U.S. stocks rose Wednesday, extending the previous session’s rebound, as investors turned their focus to the banner start to corporate earnings season.
The S&P 500 climbed 0.6%, a day after the broad market gauge posted its biggest one-day gain since late March. The advance almost unwound the S&P 500’s steep drop from Monday and pushed the index to within 1.5% of its record closing high. The Dow Jones Industrial Average rose 260 points, or 0.8%, and the Nasdaq Composite added 0.4%.
Earnings season has helped buoy sentiment. Through Tuesday, 85% of S&P 500 companies that had filed quarterly results topped analysts’ expectations, according to FactSet.
Many money managers say they see few other places than stocks to deploy cash with yields on government and corporate bonds trading at depressed levels. Some remain concerned, though, that the Delta variant will take some steam out of the global economic rebound, and they expect a jittery stretch of trading heading into the peak summer vacation period.
“The outlook in an absolute sense is still pretty good: This is a rebound for a big recession,” said
senior markets economist at Capital Economics. “It is hard to justify big falls.”
Nonetheless, Mr. Goltermann added that “the past month [has] not been smooth sailing and it might take time to get back to something more calm.” He expects yields on government bonds to rise toward their March highs and for investors to shift money back into stocks that benefit from the reopening of the economy, albeit with less alacrity than at the start of the year.
climbed 8.3% after reporting sales that blew past pre-pandemic levels.
added 2.5% after saying earnings per share this year would trump the beverage giant’s previous forecast.
second-quarter revenue grew by 27%, but shares of the medical company slipped 0.1% in early trading.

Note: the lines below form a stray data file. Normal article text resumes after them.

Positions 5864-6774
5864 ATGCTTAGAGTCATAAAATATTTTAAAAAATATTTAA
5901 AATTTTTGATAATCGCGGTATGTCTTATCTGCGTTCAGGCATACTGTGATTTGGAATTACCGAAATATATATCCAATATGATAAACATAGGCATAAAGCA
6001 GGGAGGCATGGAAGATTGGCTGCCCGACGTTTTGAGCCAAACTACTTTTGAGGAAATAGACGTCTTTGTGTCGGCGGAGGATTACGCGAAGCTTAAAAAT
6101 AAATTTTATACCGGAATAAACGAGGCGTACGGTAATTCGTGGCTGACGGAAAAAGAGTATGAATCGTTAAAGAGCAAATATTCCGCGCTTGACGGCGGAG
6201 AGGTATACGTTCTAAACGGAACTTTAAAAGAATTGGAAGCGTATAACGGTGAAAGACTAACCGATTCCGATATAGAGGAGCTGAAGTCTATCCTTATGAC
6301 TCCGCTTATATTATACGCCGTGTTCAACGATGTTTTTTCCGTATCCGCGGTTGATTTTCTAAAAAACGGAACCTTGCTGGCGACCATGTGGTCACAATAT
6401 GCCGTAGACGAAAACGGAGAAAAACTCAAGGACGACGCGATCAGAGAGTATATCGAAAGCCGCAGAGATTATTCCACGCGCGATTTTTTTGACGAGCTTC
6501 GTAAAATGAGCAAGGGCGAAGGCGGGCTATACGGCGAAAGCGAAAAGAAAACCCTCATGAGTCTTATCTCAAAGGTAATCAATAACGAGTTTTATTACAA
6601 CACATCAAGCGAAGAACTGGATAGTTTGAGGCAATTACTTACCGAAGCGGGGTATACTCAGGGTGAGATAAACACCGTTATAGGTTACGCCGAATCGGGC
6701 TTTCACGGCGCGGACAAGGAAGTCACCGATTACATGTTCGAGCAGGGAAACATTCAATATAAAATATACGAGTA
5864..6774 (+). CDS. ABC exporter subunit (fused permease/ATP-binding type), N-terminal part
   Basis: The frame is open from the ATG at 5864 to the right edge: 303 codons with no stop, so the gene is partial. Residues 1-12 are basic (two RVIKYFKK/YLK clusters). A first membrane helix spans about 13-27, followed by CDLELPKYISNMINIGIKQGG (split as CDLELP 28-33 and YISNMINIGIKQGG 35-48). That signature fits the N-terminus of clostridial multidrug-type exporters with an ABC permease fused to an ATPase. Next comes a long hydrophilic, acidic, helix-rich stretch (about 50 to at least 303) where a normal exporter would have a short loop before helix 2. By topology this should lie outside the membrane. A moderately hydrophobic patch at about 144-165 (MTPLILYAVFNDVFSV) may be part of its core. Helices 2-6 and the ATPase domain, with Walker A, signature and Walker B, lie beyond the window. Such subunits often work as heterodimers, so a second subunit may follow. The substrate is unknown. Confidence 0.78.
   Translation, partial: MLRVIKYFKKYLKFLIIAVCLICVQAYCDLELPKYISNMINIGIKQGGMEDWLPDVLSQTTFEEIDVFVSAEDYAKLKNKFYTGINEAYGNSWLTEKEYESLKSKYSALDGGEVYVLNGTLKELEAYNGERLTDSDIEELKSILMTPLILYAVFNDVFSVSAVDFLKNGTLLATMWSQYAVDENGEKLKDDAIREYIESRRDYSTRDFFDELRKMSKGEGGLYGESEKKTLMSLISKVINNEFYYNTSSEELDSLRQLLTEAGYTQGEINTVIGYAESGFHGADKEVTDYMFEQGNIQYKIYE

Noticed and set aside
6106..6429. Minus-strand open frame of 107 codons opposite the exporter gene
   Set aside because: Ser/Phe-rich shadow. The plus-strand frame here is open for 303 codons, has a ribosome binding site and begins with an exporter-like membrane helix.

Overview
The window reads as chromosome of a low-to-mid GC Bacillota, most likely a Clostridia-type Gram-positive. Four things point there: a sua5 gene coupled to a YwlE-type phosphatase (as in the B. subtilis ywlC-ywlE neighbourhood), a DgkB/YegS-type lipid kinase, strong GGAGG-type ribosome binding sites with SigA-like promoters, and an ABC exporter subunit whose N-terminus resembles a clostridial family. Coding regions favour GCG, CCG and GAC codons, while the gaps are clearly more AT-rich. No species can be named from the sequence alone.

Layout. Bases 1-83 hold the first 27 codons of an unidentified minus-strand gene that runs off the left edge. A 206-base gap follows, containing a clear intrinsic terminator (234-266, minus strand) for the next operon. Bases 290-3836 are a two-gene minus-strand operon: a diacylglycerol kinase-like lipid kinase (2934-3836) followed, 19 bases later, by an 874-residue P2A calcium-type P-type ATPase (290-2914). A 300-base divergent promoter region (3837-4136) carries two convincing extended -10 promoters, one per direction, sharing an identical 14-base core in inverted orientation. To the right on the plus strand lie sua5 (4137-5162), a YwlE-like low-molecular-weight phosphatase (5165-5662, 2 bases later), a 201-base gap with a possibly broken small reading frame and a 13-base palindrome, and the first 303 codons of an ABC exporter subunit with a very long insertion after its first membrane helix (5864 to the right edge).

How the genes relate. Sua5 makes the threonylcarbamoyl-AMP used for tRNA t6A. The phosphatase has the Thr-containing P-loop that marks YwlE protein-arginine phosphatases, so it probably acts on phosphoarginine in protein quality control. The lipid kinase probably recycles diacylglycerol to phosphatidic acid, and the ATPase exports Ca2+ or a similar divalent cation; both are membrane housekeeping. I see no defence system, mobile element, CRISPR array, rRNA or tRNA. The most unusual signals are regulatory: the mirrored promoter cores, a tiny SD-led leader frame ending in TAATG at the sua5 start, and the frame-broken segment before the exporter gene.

fell 4.6% after the motorcycle-maker turned a profit in the second quarter.
are scheduled to post results after markets close.
The yield on 10-year Treasury notes rose to 1.271% from 1.208% Tuesday. Yields move in the opposite direction to bond prices and have skidded in recent weeks in a sign of waning concerns about a prolonged overshoot in inflation.
“Consumers are going to remain at least moderately cautious because of the spread of Delta everywhere,” said Christopher Jeffery, head of inflation and rates strategy at Legal & General Investment Management. “It is really hard to think the U.K. template isn’t at least going to be partly followed in the U.S. and Europe,” he added, referring to a spike in cases in the U.K.
Still, Mr. Jeffery is upbeat about the outlook for stocks. “It is hard for us to get structurally negative on equities” given the strong start to earnings season, he said.
In overseas markets, the Stoxx Europe 600 jumped 1.7%, buoyed by shares of travel, leisure and retail companies. Japan’s Nikkei 225 rose 0.6%, and the Shanghai Composite Index added 0.7%.
—Paul Vigna contributed to this article.
Write to Joe Wallace at Joe.Wallace@wsj.com
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